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Georgina Glass: 395 kilometres, 2020, knitted cotton, beads, fabric, and mylar


The intention of this work is to document an aspect of life during the global Covid 19 pandemic. The work is located during the initial level 5 lockdown in South Africa, leading to students around the country returning home to live with their parents if they were able to. And the closing of provincial borders. This time of self isolation catalyzed a move to the internet as a space to meet and maintain connections. This work seeks to express the frustration of trying to connect virtually with poor signal, of trying to have any sort of meaningful interaction when you cannot make yourself heard. Text messages or email became the relied upon method of communicating with lecturers and loved ones, but text presents a difficulty. Language is fallible, and easily falls prey to misinterpretation. It soon became clear that nuance of tone and physical touch are important when communicating.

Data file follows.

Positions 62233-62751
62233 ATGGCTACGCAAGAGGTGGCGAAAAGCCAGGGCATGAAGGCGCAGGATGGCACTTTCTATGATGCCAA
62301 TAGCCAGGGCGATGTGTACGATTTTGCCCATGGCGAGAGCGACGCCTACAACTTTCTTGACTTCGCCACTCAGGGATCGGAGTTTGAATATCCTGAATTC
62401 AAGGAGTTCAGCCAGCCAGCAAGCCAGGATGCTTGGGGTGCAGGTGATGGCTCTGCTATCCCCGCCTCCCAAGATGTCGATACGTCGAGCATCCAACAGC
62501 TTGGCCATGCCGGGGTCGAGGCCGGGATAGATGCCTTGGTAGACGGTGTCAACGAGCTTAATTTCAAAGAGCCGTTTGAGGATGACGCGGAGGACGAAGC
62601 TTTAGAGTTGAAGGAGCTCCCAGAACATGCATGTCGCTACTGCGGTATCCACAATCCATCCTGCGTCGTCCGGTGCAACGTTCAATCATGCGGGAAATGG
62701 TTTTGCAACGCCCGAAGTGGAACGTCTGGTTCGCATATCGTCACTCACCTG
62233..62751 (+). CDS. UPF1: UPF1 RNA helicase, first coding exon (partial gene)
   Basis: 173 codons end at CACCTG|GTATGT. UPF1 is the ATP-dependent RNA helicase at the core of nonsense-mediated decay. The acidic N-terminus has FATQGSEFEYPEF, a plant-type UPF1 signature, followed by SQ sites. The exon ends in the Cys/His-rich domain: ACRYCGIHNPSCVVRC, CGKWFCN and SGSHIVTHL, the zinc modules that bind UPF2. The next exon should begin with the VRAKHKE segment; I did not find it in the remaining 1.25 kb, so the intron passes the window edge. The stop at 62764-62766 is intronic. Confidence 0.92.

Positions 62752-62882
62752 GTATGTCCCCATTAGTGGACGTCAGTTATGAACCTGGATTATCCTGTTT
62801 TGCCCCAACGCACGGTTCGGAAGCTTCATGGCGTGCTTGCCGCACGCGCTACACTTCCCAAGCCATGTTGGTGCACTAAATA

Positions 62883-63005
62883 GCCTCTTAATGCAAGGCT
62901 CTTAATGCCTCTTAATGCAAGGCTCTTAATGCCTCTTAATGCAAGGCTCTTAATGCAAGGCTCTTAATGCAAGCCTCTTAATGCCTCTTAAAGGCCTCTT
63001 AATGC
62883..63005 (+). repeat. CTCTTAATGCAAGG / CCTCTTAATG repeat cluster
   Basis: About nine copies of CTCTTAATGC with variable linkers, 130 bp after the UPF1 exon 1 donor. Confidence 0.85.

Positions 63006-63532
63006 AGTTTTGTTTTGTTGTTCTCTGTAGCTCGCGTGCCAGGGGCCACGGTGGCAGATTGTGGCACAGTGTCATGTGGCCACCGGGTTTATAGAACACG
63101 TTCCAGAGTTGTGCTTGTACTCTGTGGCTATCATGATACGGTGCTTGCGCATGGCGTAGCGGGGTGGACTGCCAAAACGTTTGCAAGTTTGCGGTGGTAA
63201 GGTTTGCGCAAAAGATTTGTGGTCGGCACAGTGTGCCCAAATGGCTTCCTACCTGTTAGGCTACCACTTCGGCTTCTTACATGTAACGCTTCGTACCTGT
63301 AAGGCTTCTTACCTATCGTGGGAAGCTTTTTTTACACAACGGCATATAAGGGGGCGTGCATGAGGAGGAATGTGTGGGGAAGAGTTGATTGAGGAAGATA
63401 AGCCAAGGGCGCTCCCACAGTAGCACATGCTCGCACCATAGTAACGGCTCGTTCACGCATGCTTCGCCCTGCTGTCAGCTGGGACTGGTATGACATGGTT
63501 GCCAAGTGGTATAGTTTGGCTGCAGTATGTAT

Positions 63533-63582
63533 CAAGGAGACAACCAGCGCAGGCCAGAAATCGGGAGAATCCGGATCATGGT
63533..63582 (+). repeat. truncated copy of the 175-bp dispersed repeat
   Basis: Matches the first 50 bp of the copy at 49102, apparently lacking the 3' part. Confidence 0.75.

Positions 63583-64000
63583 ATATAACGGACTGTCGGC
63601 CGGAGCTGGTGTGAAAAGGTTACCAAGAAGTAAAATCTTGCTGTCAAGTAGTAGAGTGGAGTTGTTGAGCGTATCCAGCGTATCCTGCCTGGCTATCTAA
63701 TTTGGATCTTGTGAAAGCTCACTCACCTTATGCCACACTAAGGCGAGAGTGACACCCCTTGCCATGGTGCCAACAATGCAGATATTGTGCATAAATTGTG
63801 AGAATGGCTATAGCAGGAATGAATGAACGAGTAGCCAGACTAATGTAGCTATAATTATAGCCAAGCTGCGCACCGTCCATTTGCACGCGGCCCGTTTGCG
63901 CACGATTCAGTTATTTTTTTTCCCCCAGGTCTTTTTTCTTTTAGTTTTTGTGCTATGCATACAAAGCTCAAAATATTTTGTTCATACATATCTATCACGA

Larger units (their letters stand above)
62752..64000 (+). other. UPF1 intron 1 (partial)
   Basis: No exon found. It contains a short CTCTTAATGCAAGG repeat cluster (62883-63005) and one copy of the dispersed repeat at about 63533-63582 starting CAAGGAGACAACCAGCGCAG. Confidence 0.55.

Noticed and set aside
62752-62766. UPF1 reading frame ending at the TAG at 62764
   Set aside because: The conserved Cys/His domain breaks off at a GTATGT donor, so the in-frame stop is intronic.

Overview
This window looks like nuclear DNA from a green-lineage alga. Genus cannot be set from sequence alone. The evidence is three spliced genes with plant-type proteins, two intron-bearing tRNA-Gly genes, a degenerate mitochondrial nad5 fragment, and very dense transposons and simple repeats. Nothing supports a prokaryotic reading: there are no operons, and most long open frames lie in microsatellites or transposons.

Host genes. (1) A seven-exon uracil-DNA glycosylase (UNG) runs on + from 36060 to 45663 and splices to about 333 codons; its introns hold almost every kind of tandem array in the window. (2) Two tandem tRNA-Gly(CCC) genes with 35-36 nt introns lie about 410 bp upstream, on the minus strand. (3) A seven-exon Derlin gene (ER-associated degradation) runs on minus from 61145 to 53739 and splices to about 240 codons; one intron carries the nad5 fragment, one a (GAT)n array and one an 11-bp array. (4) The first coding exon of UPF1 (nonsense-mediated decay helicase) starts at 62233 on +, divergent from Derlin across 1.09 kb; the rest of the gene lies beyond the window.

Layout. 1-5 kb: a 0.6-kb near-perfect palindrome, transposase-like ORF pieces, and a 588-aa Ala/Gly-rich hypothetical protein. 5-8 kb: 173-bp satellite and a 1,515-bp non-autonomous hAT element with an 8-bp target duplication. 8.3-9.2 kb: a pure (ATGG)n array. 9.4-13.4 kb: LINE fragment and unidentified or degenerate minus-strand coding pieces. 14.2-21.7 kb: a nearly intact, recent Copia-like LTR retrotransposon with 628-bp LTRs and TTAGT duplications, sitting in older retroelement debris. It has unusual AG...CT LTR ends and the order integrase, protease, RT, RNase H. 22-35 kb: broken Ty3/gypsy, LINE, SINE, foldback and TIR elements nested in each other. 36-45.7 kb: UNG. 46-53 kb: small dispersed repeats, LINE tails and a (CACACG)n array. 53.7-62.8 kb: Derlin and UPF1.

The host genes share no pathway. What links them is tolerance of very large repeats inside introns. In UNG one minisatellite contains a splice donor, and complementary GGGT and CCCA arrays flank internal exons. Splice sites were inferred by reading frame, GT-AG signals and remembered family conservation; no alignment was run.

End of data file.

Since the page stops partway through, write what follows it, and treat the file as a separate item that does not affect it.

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The sculpture takes the form of a tin can telephone, with knit receivers and a 40 metre cable making it impossible to make taut. This renders the telephone unusable, but if it is picked up the embroidered text inside the receiver mimics circling, one-sided small talk. Each receiver is lined with mylar and will crackle when held to the ear, mimicking bad signal.



glass portrait


Georgina Glass (b.1996) works with textile predominantly in her works. She is based in Pretoria, South Africa. She uses needlework to create tactile surfaces that are intended to be interacted with. Her work draws from archives of collective memory and personal experience to document in traditionally feminine mediums. Her work explores themes of isolation, feminism, language, and memory. She is currently studying for a master’s degree at the University of Pretoria.